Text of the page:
The S/C/M AF mode switch has disappeared from the front of the camera, to be replaced by a custom button. By default this controls the AF mode, but it’s not got the tactile immediacy of the dedicated switch.

Viewfinder and screen

The X-H2S has a large, 5.76M dot OLED viewfinder. It appears to run at the panel’s full resolution most of the time, with only a very slight loss in resolution if you choose to run it at 120fps, to give a more responsive display for action shooting. There’s also a ‘240fps equiv’ setting beyond this, which darkens the viewfinder, but as yet Fujifilm hasn’t given us any detail of how this mode works.

The rear screen is a fully-articulating 1.62M dot touchscreen. This is one of the most obvious ways in which Fujifilm has leaned towards making the X-H2S a hybrid, rather than stills-focused camera. Many photographers are comfortable with fully-articulated screens and it’s a design that is essentially the default for video cameras. But some photographers hate the way their off-axis design can make framing and composition awkward.

Ports and audio connections

The X-H2S has four main ports, all arranged down its left-hand flank. At the top, front edge of the camera is a full-sized HDMI port. To its rear are the headphone and mic sockets that so rarely appear as a pair on Fujifilm cameras.

Slightly disappointingly, the headphone socket is placed exactly where the rear screen swings round. This means that you have to plug in your headphones after opening and rotating the rear screen, and even then it will limit your ability to tilt the screen at certain angles.

Below these audio/video ports is a USB type-C socket. It’s a USB 3.2 Gen 2 (10Gbps) socket, which allows for much faster data transfers than the X-T4, which had a Gen 1 (aka USB 3.0) connector. The USB connection can be used to power or charge the camera.


Fujifilm has done a lot of work on the autofocus on the X-H2S, utilizing a combination of the sensor’s readout speed (to deliver frequent updates on movement with the scene), AI-trained subject recognition algorithms and brute processing power from its latest processor.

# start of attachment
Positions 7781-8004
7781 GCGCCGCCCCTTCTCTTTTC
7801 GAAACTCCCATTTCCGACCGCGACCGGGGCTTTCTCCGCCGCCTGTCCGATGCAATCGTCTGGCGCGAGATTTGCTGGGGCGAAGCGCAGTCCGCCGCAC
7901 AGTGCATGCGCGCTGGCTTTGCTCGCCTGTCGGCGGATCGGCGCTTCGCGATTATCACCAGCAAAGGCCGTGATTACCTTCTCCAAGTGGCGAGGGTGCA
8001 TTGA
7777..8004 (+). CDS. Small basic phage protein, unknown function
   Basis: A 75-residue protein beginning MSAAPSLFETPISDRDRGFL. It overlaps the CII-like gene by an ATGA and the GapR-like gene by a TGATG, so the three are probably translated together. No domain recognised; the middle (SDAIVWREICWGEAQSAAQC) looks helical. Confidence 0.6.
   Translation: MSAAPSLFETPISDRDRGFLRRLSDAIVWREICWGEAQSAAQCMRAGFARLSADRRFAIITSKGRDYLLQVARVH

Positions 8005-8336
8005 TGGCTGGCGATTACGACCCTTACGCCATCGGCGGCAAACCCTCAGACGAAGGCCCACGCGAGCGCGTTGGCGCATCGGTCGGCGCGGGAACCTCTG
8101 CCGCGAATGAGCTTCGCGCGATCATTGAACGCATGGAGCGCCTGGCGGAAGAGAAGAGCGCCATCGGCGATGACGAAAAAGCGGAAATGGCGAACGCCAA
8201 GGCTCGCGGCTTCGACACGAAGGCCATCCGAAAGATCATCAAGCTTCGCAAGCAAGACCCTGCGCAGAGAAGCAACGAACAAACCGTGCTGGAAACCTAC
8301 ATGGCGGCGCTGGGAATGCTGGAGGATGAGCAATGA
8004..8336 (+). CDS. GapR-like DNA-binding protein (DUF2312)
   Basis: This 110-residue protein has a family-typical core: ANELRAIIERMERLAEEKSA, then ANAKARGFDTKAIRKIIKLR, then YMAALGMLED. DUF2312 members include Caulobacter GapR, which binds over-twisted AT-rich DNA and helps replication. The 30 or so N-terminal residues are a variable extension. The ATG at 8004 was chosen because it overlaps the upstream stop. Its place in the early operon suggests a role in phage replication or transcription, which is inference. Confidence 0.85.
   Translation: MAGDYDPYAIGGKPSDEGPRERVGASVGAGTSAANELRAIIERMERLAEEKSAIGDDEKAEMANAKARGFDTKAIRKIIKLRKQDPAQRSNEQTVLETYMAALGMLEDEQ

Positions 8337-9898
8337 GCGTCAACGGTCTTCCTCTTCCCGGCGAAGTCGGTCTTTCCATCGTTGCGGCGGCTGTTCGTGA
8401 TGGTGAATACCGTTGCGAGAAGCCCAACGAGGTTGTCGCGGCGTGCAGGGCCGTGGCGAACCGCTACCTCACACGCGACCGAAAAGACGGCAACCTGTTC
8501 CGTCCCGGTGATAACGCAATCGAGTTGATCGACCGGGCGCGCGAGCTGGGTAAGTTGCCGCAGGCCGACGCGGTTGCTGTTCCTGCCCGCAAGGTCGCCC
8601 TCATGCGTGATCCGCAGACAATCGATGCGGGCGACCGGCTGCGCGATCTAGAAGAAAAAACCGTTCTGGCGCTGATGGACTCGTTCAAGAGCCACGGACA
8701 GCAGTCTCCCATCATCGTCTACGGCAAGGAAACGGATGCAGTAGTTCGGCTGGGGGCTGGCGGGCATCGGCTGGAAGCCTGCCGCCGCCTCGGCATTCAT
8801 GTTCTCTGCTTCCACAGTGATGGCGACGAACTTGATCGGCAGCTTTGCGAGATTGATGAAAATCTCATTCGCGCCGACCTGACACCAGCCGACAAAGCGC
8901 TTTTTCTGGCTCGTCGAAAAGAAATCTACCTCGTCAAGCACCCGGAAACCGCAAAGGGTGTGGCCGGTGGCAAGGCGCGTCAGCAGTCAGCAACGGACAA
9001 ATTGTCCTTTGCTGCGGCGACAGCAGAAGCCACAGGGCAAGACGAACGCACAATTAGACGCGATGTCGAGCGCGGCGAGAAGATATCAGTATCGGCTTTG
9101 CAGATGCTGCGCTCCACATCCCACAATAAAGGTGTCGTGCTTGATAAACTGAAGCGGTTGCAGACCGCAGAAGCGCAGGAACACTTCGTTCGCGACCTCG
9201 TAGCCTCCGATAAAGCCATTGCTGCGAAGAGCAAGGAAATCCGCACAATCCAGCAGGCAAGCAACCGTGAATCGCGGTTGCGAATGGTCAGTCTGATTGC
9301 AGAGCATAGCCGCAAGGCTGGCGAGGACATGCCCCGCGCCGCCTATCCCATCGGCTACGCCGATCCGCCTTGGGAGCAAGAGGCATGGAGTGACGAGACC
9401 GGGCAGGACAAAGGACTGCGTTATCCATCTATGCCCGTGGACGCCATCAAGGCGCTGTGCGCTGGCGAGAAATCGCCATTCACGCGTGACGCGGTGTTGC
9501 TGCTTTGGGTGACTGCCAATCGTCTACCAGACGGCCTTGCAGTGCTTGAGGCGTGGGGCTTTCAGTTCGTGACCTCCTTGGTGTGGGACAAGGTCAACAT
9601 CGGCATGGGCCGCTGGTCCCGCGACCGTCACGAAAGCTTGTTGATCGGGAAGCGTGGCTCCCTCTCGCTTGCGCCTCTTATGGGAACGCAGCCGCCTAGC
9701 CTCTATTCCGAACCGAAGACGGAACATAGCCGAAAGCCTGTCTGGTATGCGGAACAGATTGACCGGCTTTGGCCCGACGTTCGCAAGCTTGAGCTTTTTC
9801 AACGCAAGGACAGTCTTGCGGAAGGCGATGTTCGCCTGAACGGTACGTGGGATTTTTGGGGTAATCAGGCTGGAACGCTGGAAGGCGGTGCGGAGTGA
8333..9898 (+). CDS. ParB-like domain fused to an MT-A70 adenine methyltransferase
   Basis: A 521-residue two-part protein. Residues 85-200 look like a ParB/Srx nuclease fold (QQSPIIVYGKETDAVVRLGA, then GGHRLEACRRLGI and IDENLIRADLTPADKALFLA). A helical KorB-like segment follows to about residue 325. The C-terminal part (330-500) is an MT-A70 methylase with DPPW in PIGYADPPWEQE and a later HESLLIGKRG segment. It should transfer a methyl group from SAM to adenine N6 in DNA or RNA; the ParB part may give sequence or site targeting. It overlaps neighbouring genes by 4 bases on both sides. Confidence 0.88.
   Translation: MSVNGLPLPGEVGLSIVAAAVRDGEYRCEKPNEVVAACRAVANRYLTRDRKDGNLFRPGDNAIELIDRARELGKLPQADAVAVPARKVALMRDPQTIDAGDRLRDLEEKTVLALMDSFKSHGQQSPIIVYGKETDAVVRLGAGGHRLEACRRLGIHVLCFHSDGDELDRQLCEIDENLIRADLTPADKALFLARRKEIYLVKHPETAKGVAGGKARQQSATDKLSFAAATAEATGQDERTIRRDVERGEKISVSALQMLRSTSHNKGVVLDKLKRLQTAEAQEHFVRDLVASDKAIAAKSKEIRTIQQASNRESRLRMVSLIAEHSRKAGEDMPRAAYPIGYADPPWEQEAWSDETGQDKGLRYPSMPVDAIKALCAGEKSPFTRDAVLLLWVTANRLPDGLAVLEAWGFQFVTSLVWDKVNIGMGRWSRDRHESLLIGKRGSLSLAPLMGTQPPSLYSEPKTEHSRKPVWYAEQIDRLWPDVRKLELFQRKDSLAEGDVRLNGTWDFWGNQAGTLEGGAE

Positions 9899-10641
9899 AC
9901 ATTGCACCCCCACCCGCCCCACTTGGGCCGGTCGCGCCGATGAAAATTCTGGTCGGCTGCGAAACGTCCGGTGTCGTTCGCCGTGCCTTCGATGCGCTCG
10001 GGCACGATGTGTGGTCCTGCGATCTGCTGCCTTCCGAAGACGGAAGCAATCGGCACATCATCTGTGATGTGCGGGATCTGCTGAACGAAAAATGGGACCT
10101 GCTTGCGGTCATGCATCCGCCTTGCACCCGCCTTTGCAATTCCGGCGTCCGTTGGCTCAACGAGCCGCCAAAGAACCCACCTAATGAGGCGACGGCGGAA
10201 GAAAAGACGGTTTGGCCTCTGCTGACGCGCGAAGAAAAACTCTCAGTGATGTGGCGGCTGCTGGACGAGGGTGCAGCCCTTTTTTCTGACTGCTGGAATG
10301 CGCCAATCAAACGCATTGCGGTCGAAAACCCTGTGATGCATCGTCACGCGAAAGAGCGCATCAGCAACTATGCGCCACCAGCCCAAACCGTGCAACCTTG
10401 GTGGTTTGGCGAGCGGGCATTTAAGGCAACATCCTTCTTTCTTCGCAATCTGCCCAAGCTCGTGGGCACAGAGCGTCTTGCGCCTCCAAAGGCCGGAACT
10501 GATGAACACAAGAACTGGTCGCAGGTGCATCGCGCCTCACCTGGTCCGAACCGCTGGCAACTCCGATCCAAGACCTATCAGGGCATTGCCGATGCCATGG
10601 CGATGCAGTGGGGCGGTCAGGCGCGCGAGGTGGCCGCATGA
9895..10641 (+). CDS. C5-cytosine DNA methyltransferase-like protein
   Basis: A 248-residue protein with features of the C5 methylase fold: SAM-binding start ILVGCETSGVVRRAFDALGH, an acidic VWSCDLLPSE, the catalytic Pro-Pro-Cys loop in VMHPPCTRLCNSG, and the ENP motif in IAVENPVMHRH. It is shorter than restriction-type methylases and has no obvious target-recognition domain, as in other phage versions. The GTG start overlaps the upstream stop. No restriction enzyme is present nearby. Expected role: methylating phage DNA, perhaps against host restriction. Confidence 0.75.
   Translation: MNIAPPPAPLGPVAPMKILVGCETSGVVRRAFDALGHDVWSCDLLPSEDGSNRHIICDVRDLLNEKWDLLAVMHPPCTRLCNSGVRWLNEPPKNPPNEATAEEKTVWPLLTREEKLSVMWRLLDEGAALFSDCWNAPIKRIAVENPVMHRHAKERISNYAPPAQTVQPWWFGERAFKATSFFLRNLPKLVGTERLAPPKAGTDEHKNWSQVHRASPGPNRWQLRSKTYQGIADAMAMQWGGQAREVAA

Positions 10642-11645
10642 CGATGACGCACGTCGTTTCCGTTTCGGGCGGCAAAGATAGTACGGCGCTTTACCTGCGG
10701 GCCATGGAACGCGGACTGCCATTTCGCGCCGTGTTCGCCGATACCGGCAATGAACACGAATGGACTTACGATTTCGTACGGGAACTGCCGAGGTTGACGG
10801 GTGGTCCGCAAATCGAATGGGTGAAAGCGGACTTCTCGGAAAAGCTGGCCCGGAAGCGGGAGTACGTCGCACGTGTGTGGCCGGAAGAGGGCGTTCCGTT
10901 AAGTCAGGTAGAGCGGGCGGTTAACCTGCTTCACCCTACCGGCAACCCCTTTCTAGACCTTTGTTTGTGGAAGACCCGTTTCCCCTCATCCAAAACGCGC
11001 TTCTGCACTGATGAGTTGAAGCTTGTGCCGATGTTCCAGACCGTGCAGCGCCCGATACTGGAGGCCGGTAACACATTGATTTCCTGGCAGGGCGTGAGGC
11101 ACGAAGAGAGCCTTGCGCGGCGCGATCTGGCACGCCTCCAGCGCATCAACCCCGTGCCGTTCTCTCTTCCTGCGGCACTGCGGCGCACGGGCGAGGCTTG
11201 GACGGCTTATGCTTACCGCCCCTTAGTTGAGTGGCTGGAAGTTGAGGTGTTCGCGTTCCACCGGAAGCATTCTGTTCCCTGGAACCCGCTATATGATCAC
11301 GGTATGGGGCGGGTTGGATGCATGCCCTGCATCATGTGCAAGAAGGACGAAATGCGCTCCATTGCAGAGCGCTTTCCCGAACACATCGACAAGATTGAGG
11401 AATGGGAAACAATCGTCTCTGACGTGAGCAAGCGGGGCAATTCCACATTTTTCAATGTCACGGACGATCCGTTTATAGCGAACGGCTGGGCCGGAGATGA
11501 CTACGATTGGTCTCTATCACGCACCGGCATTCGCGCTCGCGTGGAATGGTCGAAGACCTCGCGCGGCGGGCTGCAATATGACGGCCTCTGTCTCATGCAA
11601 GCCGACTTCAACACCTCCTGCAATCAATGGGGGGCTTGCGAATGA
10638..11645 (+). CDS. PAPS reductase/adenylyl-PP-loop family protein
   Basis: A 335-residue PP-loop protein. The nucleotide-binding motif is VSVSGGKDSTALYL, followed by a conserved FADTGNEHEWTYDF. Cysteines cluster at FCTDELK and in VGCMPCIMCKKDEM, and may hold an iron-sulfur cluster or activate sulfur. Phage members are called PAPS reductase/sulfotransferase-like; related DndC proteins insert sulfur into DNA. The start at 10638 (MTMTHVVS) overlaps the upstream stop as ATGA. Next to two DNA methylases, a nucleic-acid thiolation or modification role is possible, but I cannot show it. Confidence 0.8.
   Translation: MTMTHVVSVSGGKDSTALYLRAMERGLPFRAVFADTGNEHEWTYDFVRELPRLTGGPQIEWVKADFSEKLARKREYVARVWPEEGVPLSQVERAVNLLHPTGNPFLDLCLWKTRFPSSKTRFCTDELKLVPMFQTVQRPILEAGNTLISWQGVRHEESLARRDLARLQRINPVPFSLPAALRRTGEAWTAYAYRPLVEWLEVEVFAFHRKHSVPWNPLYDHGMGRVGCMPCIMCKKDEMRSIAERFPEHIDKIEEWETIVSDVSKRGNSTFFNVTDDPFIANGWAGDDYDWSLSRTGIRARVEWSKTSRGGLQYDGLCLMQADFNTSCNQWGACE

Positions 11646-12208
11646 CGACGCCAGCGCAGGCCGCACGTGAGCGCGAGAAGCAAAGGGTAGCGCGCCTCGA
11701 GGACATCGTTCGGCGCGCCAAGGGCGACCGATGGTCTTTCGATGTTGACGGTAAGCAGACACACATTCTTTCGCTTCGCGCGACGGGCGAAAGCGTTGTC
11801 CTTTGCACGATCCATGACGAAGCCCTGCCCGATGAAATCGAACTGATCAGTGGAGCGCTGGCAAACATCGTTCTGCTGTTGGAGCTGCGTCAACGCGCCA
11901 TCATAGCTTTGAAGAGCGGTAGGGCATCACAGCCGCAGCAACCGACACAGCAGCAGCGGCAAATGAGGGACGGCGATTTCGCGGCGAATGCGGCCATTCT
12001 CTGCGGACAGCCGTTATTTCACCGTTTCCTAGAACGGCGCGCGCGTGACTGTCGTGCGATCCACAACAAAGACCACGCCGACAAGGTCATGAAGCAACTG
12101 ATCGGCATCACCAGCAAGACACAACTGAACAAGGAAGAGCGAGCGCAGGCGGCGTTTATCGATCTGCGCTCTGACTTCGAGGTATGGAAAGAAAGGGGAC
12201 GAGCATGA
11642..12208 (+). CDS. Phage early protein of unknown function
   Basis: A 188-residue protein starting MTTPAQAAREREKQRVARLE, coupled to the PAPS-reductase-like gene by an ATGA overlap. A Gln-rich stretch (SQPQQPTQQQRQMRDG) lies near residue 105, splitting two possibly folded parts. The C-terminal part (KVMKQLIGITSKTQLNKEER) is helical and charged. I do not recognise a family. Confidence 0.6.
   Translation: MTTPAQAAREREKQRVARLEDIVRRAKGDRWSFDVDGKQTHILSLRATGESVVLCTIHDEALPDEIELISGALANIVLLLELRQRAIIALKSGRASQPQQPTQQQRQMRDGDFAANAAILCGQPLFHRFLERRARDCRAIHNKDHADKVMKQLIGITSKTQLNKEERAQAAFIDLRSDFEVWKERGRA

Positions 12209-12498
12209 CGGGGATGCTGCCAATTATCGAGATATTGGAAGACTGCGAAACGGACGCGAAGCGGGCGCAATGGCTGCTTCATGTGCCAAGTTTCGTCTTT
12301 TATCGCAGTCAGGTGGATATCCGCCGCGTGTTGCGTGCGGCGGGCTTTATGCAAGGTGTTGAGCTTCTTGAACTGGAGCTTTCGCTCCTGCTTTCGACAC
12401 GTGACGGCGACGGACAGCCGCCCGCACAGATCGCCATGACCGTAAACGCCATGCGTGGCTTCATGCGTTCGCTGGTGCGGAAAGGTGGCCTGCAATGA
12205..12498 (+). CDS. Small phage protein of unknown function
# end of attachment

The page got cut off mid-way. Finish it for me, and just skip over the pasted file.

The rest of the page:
The X-H2S’s AF system has been trained to recognize human faces and eyes, trains, planes, motorbikes, cars, birds, cats, dogs and horses. In addition, the non-recognition-based AF tracking has been improved, and more dependably sticks to subjects. The interface has also been reworked so that face detection is now an integrated part of the main AF system, with the camera only focusing on faces near the selected AF area.

It’s too soon to know how well the X-H2S is going to perform across a variety of shooting scenarios, but the ambition is clearly to work up to a level that’s appropriate for a fast-shooting, deep-buffered camera.

Less work appears to have done on the video side of things, though: the camera can only track subjects it’s been trained to recognize. The rest of the time you’ll have to manually keep your AF target on your subject.

Stills capabilities

The X-H2S’s main photographic selling point is its speed: up to 40 frames per second continuous shooting with full autofocus with its electronic shutter. It has an e-shutter rate of around 1/150 sec, which is within a stop of the flash sync speed that acts as a pretty good guide to the rate of a camera’s mechanical shutter. This means rolling shutter should be very controlled.

The camera’s buffer allows it to capture up to 184 JPEG files or 175 compressed Raw files even at maximum speed. This large buffer and fast electronic shutter makes the high-speed e-shutter mode significantly more useful than the cropped 30 fps mode on the X-T4.

Even away from electronic shutter mode, the X-H2S’s mechanical shutter is new, and allows continuous shooting at up to 15 fps. Fujifilm says you can expect the shutter to have a lifespan of 500,000 cycles: well into the territory of ‘pro-grade’ cameras.